In both cases, the precursor molecule loses a CO2 molecule and then donates electrons to an electron carrier in an oxidation step. Also, the product has been activated due to the attachment of a CoA group.

What effect would an absence of O2 have on the process shown in Figure 9.16?

Oxidative phosphorylation would stop entirely, resulting in no ATP production by this process. Without oxygen to "pull electrons down the electron transport chain, H+ would not be pumped into the mitochondrion's intermenbrane space and chemiosmosis would not occur.

In the absence of O2, as in the question above, what do you think would happen if you decreased the pH of the intermembrane space of the mitochondrion? Explain your answer.

Decreasing the pH is the addition of H+. It would establish a proton gradient even without the function of the electron transport chain, and we would expect ATP synthase to function and synthesize ATP. (In fact, it was experiments like this that provided support for chemiosmosis as an energy-coupling mechanism.)

Consider the NADH formed during glycolysis. What is the final acceptor for its electrons during fermentation? What is the final acceptor of its electrons during aerobic respiration?

A derivative of pyruvate - such as actaldehyde during alcohol fermentation - or pyruvate itself during lactic acid fermentation; oxygen.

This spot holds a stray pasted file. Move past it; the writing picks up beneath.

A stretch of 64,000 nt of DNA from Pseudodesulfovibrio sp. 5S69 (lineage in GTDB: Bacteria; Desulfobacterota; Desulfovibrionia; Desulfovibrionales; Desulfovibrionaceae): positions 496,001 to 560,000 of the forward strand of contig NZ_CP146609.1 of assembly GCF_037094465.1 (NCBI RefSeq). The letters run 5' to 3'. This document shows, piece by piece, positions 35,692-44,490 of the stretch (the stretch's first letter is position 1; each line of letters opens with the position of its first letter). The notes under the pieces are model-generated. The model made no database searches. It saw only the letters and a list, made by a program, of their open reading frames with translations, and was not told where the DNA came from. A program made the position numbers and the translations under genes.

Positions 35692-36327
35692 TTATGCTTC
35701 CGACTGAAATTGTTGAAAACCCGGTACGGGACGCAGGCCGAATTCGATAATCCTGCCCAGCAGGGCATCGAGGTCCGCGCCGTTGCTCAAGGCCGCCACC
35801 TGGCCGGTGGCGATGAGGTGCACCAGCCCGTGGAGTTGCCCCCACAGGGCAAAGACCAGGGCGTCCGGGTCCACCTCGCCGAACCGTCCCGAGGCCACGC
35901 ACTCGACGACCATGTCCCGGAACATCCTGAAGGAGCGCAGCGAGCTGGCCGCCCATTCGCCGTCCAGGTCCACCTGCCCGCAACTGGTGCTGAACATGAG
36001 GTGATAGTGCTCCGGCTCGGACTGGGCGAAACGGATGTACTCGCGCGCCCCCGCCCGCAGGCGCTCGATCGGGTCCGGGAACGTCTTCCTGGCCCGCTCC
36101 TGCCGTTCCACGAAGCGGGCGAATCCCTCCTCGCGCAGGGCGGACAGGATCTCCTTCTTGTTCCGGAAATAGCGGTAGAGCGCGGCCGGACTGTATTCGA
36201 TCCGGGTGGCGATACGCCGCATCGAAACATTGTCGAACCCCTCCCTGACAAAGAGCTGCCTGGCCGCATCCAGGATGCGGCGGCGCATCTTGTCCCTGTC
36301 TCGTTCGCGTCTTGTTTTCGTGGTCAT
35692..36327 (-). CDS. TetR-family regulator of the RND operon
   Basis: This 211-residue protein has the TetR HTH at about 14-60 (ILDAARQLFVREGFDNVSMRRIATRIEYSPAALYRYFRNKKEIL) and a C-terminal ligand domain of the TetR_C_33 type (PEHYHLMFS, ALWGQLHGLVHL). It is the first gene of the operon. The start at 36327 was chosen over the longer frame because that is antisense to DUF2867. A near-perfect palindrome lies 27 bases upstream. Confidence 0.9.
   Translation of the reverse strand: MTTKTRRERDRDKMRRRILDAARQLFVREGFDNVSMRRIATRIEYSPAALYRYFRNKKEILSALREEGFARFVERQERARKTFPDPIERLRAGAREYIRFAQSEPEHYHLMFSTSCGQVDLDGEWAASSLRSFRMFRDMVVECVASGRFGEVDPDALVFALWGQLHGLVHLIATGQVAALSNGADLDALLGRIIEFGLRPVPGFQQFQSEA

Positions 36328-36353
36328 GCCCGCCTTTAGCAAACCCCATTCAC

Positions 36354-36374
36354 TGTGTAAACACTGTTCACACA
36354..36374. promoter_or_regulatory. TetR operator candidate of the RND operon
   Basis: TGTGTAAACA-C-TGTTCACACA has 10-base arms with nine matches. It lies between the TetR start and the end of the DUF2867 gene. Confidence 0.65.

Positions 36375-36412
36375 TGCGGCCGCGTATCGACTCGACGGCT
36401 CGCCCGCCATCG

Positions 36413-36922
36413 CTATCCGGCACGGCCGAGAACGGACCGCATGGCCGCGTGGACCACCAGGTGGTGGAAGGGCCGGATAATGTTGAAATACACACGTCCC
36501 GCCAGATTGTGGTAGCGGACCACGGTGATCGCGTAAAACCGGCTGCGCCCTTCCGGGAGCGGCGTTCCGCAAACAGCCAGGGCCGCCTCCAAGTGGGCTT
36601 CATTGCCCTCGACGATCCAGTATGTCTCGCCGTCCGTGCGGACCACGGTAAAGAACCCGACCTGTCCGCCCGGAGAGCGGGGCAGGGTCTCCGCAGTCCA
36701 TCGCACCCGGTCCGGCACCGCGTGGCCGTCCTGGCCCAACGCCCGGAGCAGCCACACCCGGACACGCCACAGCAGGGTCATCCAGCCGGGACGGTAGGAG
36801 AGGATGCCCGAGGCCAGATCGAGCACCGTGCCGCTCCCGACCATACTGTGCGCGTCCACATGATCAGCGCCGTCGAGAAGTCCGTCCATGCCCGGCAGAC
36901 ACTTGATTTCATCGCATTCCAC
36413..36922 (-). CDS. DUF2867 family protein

A glucose-fed yeast cell is moved from an aerobic environment to an anaerobic one. For the cell to continue generating ATP at the same rate, how would its rate of glucose consumption need to change?

The cell would need to consume glucose at a rate about 19 times the consumption rate in the aerobic environment (2 ATP are generated by fermentation versus up to 38 ATP by cellular respiration).

Compare the structure of a fat with that of a carbohydrate. Wat features of their structures make a fat a much better fuel?

The fat is much more reduced; it has many - CH2 - units, and in all these bonds the electrons are equally shared. The electrons present in a carbohydrate molecule are already somewhat oxidized (shared unequally in bonds), as quite a few of them are bound to oxygen.

Under what circumstances might your body synthesize fat molecules?

When we consume more food than necessary for metabolic processes, our body synthesizes fat as a way of storing energy for later use.

What will happen in a muscle cell that has used up its supply of oxygen and ATP?

AMP will accumulate, stimulating phosphofructokinase, which increases the rate of glycolysis. Since oxygen is not present, the cell will convert pyruvate to lactate in lactic acid fermentation, providing a supply of ATP.

What is the reducing agent in the following reaction?
Pyruvate + NADH + H+ --> Lactate + NAD+